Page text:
Vanity and the barber’s shop…

Oh vanity, thy name is Man,
Not always Woman, as we’re told,
You primp and preen impartially:
To save us all from looking old
(You order us to diet too,
On soup and salad, hot and cold).
How do we suffer your demands?
Well, there’s a tale that must be told…

My son went to the barber’s shop,
A Turkish place that’s all the rage;
His beard, a biblical affair,
Was long enough to suit a Mage.
The eyebrows were quite overgrown,
His hair was from another age…
He’d take the plunge and have it cut,
A brand new look to turn the page.

Next day, I saw the full effect,
He came back looking fresh and clean…
The hair was short, the beard well trimmed
But rather pink where hair had been.
He’d lost ten years, I have to say,
He almost looked, once more, a teen.
But, as he told me what they’d done,
He looked quite queasy, rather green…

They’d used a blow-torch in his ears
To singe away all lurking hair,
They’d waxed his nostrils inside out
Till not a whisker lingered there…
He’d never heard of ‘threading’
But his eyebrows are now neat and spare…
Then doused pink skin in alcohol
As well as trimming beard and hair.

Now, I might sometimes cut my hair,
Might one day wax a leg or two,
And threading’s easy with the knack,
To leave your skin all clean and new.
But blowtorching my ears? On no,
That’s something I will never do!
And as for waxing nostrils, well
You’d have to hold me down with glue!

He is not forced to suffer, no,
He does this voluntarily,
And not content with suffering…
To add insult to injury…
This salon, staffed by sadists,
Are not offering their skills for free…
After he’s toasted, waxed and plucked,
He’ll go ahead and pay their fee!

Oh, vanity, thy name is Man…
At least one of the men I know…
And though he calls it ‘grooming’,
He’s been groomed in ways I’d never go.
So if the hair upon my head
Would, like his locks, decide to grow,
I’ll stick to DIY routines
And give myself a ‘cut and blow’.

About Sue Vincent

Sue Vincent is a Yorkshire-born writer and one of the Directors of The Silent Eye, a modern Mystery School. She writes alone and with Stuart France, exploring ancient myths, the mysterious landscape of Albion and the inner journey of the soul. Find out more at France and Vincent. She is owned by a small dog who also blogs. Follow her at and on Twitter @SCVincent. Find her books on Goodreads and follow her on Amazon worldwide to find out about new releases and offers. Email:
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54 Responses to Vanity and the barber’s shop…

  1. Oh my, Sue!! A blowtorch? Iโ€™d be running and screaming from there!! ๐Ÿ”ฅ๐Ÿคฃ Such a great poem! โค๏ธ

    Liked by 3 people

  2. jenanita01 says:

    Ah, but did he know that’s what they would do? I can’t imagine them advertising the torching, they’d never get any customers!


  3. Hilarious but frightening too


  4. Bladud Fleas says:

    Iโ€™m almost glad my youth is behind me. What are they like, these days! I suppose we had our funny ways too – mostly very long hair and high heel boots. ๐Ÿ˜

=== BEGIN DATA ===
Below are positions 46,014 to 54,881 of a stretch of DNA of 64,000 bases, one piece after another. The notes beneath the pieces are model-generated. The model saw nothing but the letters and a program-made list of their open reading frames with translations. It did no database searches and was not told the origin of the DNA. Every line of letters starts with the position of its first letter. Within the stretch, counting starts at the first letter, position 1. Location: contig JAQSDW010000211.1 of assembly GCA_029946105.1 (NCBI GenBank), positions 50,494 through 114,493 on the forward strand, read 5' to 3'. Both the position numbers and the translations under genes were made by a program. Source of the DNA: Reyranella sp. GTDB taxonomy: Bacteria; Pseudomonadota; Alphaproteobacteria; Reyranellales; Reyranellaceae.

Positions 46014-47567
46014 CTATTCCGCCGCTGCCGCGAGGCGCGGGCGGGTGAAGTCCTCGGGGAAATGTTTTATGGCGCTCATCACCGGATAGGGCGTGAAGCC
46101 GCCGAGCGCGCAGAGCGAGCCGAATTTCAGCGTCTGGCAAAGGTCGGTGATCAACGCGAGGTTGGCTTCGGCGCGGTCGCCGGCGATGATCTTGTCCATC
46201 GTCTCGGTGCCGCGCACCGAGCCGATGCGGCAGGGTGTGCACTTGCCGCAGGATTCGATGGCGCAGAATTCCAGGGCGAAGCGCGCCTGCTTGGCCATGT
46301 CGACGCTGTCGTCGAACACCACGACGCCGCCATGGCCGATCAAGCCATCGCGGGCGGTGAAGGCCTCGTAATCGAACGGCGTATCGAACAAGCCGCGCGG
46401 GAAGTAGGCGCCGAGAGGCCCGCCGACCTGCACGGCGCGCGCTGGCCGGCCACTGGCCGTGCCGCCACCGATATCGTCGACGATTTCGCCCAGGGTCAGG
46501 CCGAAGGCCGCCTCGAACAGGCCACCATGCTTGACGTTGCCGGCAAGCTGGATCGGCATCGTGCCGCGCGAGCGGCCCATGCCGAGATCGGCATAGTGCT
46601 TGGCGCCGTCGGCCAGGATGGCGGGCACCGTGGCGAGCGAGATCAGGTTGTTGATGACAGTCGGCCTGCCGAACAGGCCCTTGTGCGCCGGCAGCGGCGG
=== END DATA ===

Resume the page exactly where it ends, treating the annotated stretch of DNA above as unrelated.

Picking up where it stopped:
5. Ennle Madresan says:

    Oh My Goodness!! I’ve heard of “threading”, though I can’t imagine why women do it…as it’s somewhat painful I’ve heard (but so is waxing, etc). I shudder to think what the cost of all your son’s “improvement” totaled. What an experience! Bless his heart โค


  6. Mary Smith says:

    I’d be very nervous about the blowtorch and there’s no way I’d let anyone inside my nostrils!


  7. Jennie says:

    A blowtorch? Iโ€™d be terrified. Yes, vanity thy name is man. This story definitely was suited to a poem. Well done, Sue.


  8. Ha! What a poem, what a tale, such a truth told.


  9. joylennick says:

    A brilliant poem, Sue, and very amusing. Blow torches indeed! Help…. xx


  10. Haha, Sue, you are right, the men do more stuff to themselves now than we do.


  11. My face now hurts from sympathetic pain.


  12. Violet Lentz says:

    What a fun write his torturous day at the barber inspired!


  13. Eliza Waters says:

    Unbelievable, what will be next?! The blow torch sounds rather dangerous!


  14. Woebegone but Hopeful says:

    Very clever and funny Sue.
    (I get taken to my wife’s hairdresser, sit down and do as I am told. It’s a lot simpler)


  15. colonialist says:

    Ouch! When I want my hairs to shed
    On my face or round my head,
    I am now quite sure that I
    Will stick to my DIY!

    Liked by 1 person

  16. Funny and a bit frightening too… You captured it well, Sue! โ™ฅ


  17. Widdershins says:

    My eyes started to water as I was reading

    … When I was a rather naive young thing out alone in a big city for the first time in my life, I came across a reference to a similar form of torture. This was in the halcyon days before the AIDS epidemic took so many beautiful young men from us way too soon. Come the yearly gay mardi-gras extravaganza in Sydney, all the lads would head to the waxing clinics for what was colloquially known as a ‘crack-sack-and-back’ wax.
    Being a lifelong lesbian and, as I mentioned, innocent to the ways of the world, it took me a few discrete questions to decipher the meaning of this strange ritual, but when I did my eyes watered then too! ๐Ÿ˜€


  18. Hรฉlรจne - Willow Poetry says:

    You described it well Sue. Horrible torture. At my age, hair is scarce in particular body parts saving me from these horrific rituals. When my son gets his hair cut and beard trim he becomes a young man again. The beard makes him look much older while hiding his beautiful features.


  19. Smitha V says:

    Such a fun poem…couldn’t imagine waxing my nostrils and using a blowtorch in my ears๐Ÿ˜€. The plucking hurts enough๐Ÿ˜Š


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